This bike needs no introduction.  The Carradice saddlebag has been removed and may spend some time on the new VO Campeur when I complete the build this week.  For a time, I will have two bikes allowing me to refine each to a more specific purpose.  The fenders will soon be removed, and the Pugsley will become a dedicated ATB.  I may consider building some 29″ wheels at some point to continue my experiments from this spring.  The new 29×3.0″ Knard tires designed for the Krampus will fit the frame nicely.


Jeremy is traveling through town and has several interesting bikes in his possession.  The design of this Laguna Mountaineer is representative of mid-80’s mountain bikes like my High Sierra or Stumpjumper.  High quality 120tpi 2.35″ Kenda Small Block Eights are the heart of the ride.  The basket is the soul.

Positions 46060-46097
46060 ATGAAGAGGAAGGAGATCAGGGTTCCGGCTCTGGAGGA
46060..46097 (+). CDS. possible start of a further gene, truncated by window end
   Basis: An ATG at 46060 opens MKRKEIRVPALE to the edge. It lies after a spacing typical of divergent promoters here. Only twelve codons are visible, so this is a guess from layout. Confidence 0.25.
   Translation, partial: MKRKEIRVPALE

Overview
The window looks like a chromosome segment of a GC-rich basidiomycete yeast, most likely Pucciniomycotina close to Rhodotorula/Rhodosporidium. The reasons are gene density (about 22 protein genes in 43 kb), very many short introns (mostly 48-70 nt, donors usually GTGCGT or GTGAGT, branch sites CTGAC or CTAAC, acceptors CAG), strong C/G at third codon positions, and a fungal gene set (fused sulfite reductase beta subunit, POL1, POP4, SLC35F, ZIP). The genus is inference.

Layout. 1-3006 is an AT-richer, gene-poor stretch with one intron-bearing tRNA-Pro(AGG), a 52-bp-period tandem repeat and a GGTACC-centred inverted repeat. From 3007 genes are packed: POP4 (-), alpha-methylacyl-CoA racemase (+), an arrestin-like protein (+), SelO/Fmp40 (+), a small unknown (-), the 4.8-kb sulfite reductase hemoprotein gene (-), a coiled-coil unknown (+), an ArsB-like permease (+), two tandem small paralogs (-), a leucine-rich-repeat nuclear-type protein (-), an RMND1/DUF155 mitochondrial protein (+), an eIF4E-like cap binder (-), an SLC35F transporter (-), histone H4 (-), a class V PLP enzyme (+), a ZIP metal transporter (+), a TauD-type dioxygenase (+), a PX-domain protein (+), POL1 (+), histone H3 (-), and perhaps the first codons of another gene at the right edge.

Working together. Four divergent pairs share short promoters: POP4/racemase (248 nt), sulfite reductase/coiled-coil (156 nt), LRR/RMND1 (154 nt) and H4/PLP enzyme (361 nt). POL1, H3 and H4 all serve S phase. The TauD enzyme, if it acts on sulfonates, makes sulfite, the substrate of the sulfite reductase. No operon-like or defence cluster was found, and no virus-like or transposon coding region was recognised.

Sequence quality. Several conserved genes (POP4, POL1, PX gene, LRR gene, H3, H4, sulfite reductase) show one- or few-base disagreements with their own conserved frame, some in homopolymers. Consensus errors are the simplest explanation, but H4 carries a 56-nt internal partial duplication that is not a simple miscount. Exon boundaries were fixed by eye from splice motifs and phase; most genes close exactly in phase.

Also in his traveling stable, Jeremy has a Rivendell Hunqapillar with drop bars and 2.2″ Geax AKA tires.  I intend to spend some time riding it to develop the idea of my ideal dirt road tourer.  Groundwater seepage is rich with minerals, and crystallizes as snowy salts at the surface.



We aren’t in Texas anymore.  A 34T chainring is a little steep on some hills.


Given the color, some iron may also be present.


In search of The Moon, we leave the signed trails behind.  In a rare instance, this actually looks steeper than it it.  Still, it was too steep to ride and at least one rider (with a wire basket) flipped over the bars.



The faint trail disappears into a narrow drainage.



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Sandy doubletrack…


…to The Moon!  Linger and play.





And as the sun falls, we spin back to the start.  Riding in circles isn’t all bad.